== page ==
Who Needs 4G? AT&T Set to Test 5G

Earns AT&T
In this Wednesday, Oct. 17, 2012, photo, an AT&T logo is displayed on an AT&T Wireless retail store front, in Philadelphia. The flow of customers into AT&T's wireless stores slowed further in the latest quarter, putting the company far behind rival Verizon Wireless. AT&T Inc. on Wednesday, Oct. 24, 2012, said it added a net 151,000 new customers on contract-based plans from July through September, the lowest number for that period since at least 2003. (AP Photo/Matt Rourke)
Photograph by Matt Rourke — AP

AT&T has unveiled its roadmap for bringing ultrafast wireless connectivity to the U.S.

The company announced Friday that it will start testing 5G wireless connectivity in 2016 as part of a plan to broadly roll out 5G connectivity across its network in the future. The company said in a statement on Friday that the 5G trials will start in Austin, TX by the end of this year, though the company cautioned that widespread connectivity to 5G likely won’t be available for several years.

“We’re conducting our 5G trials in such a way that we’ll be able to pivot to compliant commercial deployments once 5G technology standards are set,” the company said in a statement. “The international standards body, 3GPP, will likely complete the first phase of that process in 2018.”

Indeed, 5G connectivity is unlikely to have widespread availability across the U.S. until 2020, at the earliest.

In an interview with Fortune last year, Tom Sawanobori, CTO at industry organization CTIA, noted that 5G has yet to reach industry-standard status. The standards will determine how 5G must create connections between devices and cellular towers and what services it could provide. He told Fortune that 5G will go through several “iterations” before an international standard is endorsed.

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Still, debate rages over when 5G could make its way to the market. Verizon (VZ), AT&T’s (T) chief competitor and another company conducting 5G trials this year, has said that it can get widespread 5G coverage to the market by 2017. AT&T responded to the claim last year, telling CNET that it was too early for any carrier to make 5G “promises.”

Philip Solis, research director at ABI Research, is far more bearish on 5G than the companies themselves. He told Fortune last year that he believes “5G will be deployed in full force—more coverage, more supporting devices, maximized implementation of technology—closer to 2030 than 2020.”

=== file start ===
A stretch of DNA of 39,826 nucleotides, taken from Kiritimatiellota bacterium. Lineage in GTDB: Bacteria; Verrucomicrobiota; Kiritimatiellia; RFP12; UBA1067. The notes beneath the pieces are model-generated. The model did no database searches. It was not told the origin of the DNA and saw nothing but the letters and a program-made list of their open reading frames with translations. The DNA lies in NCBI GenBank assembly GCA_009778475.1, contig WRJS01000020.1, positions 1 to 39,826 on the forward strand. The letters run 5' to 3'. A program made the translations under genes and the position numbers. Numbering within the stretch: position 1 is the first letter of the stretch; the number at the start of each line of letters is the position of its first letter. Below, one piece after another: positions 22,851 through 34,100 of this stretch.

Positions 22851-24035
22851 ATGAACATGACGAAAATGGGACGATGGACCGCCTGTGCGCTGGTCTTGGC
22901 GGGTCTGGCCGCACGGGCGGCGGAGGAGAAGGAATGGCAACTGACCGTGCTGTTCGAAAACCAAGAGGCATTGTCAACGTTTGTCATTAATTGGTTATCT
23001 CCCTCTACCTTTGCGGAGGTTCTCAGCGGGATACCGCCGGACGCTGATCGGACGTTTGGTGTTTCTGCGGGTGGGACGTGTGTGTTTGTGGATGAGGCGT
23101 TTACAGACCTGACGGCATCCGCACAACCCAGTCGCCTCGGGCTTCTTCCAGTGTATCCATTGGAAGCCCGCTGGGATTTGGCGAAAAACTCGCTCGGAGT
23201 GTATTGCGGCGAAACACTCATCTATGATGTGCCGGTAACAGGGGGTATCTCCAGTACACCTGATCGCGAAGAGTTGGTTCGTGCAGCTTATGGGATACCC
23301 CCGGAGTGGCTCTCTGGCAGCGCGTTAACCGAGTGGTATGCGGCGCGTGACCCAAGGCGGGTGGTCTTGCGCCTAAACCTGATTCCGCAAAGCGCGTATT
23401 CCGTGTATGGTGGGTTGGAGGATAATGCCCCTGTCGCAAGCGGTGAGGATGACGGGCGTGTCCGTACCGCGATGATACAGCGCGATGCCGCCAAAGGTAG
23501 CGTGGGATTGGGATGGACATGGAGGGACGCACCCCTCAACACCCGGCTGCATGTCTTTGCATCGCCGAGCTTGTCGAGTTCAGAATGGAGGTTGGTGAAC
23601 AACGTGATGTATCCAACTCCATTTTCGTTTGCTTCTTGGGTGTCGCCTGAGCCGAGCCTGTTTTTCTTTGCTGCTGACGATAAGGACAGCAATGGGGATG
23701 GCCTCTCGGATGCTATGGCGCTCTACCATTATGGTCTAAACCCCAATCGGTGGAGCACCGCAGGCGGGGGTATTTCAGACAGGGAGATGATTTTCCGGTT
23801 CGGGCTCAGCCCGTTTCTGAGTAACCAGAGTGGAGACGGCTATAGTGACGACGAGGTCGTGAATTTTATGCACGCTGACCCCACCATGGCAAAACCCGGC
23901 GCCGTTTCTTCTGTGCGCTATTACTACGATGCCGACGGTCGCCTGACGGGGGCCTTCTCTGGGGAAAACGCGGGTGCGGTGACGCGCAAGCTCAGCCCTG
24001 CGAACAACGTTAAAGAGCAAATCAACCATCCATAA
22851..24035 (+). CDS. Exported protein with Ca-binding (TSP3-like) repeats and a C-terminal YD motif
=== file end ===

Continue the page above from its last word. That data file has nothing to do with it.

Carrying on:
His comments followed Sawanobori’s claim that at least for right now, 4G long-term evolution (LTE), the predominant connectivity option today, will be “sufficient for the foreseeable future.”

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For consumers, 5G could hold significant promise. When 5G finally makes its way to the market and devices start connecting to it, customers will see up to 100 times the Internet connection speeds they’re currently getting on a wireless network. As AT&T notes in its statement on Friday, whereas 4G LTE speeds are measured in megabits per second, 5G will be measured in gigabits per second. To put that into perspective, a standard-sized television show file could be downloaded in less than three seconds on 5G. On 4G LTE, it could take minutes.

So why start 5G testing now, even though its broader adoption is so far out? AT&T, like Verizon, believes that the market needs faster and more reliable networks as the number of devices calling on wireless data increases. The company said in a statement that since 2007, data usage on its network is up more than 150,000%, due in large part by widespread smartphone adoption and people using those handsets to watch video. Indeed, more than 60% of the company’s data traffic in 2015 came from video, AT&T says.

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Looking ahead, AT&T says that it will use the data it gleans from its Austin trials to guide its rollout plans across the country.

“New experiences like virtual reality, self-driving cars, robotics, smart cities and more are about to test networks like never before,” John Donovan, chief strategy officer and group president at AT&T Technology and Operations said in a statement. “These technologies will be immersive, pervasive and responsive to customers. 5G will help make them a reality.”

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